Hazard Notification System (HANS) for Volcanoes


U.S. Geological Survey
Thursday, August 18, 2022, 1:59 PM HST (Thursday, August 18, 2022, 23:59 UTC)

14°13'48" S 169°27'14" W, Summit Elevation 3054 ft (931 m)
Current Volcano Alert Level: UNASSIGNED
Current Aviation Color Code: UNASSIGNED


The earthquake swarm in the Manuʻa islands of American Samoa continues without significant changes. Approximately 20 earthquakes per hour are being recorded by the two microseismometers installed in the Manuʻa islands; most events are too small to be felt. Estimated magnitudes of the largest earthquakes are between magnitude 2 and 3. Seismic data indicate that earthquakes are related to magma moving beneath the Manuʻa Islands, likely closer to Taʻū island than Ofu-Olosega. Satellite data from the past 24 hours showed fairly clear views and no signs of volcanic activity. Additional microseismometers are being installed today, and a permanent seismic monitoring station is being delivered this week.

Observations and Reports 

  • Residents of the Manuʻa group of islands in American Samoa continue to feel earthquakes. The first felt earthquake report was on July 26th.    

  • Reports from both Taʻū and Ofu-Olosega islands suggest that the earthquakes vary in intensity, but are generally short, sharp jolts.

Upcoming Change in Communication

Volcanoes in the Manuʻa islands have not previously been monitored and were classified as unassigned in the US Geological Survey’s Volcano Alert System. https://www.usgs.gov/programs/VHP/volcanic-alert-levels-characterize-conditions-us-volcanoes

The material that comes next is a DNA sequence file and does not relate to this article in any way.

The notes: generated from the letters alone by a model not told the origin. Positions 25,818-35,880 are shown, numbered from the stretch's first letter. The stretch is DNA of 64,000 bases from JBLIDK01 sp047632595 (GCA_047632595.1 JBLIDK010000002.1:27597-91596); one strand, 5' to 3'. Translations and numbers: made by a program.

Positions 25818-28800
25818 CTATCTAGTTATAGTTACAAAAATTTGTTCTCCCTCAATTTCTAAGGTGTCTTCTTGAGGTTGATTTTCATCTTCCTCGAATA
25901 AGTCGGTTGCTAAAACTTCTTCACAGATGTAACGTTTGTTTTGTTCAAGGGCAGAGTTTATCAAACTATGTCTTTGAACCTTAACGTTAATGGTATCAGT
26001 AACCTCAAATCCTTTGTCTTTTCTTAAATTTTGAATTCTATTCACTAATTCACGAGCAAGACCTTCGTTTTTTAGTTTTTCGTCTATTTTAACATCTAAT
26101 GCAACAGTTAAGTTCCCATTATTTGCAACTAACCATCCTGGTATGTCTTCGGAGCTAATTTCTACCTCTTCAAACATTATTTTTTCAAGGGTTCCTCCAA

Current seismic monitoring shows that the level of earthquake activity is above NORMAL (Green) and that the appropriate level should be ADVISORY (Yellow). On Friday, August 19, the USGS will change Taʻū and Ofu-Olosega volcanoes to ADVISORY (Yellow) status if conditions remain the same. This change in Alert Level will be communicated in a Volcano Activity Notice (VAN) that acknowledges the new level of activity. Beginning Saturday, August 20, Daily Updates will be issued for Taʻū and Ofu-Olosega instead of Information Statements. To subscribe to receive VANs and Updates, see STAY INFORMED at:  https://www.usgs.gov/volcanoes/ta-u-island 


Not all earthquake swarms on volcanoes result in eruptions. Current low-level earthquake activity may continue and vary in intensity for days to months or longer without an eruption. It is also possible that the swarm is an early precursor to an eventual eruption. At this time, we cannot determine which of these possibilities is more likely. A large explosive eruption similar to the Tonga eruption earlier this year is extremely unlikely.  


Experts at the Pago Pago National Weather Service Office (NWS), U.S. Geological Survey (USGS) Volcano Hazards Program, NOAA Pacific Tsunami Warning Center, NOAA-IOC International Tsunami Information Center, and USGS National Earthquake Information Center are working together with the local authorities in American Samoa to understand the source of these earthquakes. These agencies are working together to install monitoring stations so earthquake locations and magnitudes can be more precisely determined. 

USGS Hawaiian Volcano Observatory (HVO) staff have been in Pago Pago since August 11 and are consulting with local authorities. Additional HVO personnel and permanent seismometers for earthquake detection are expected to arrive in American Samoa later this week and will be installed as soon as installation sites are identified.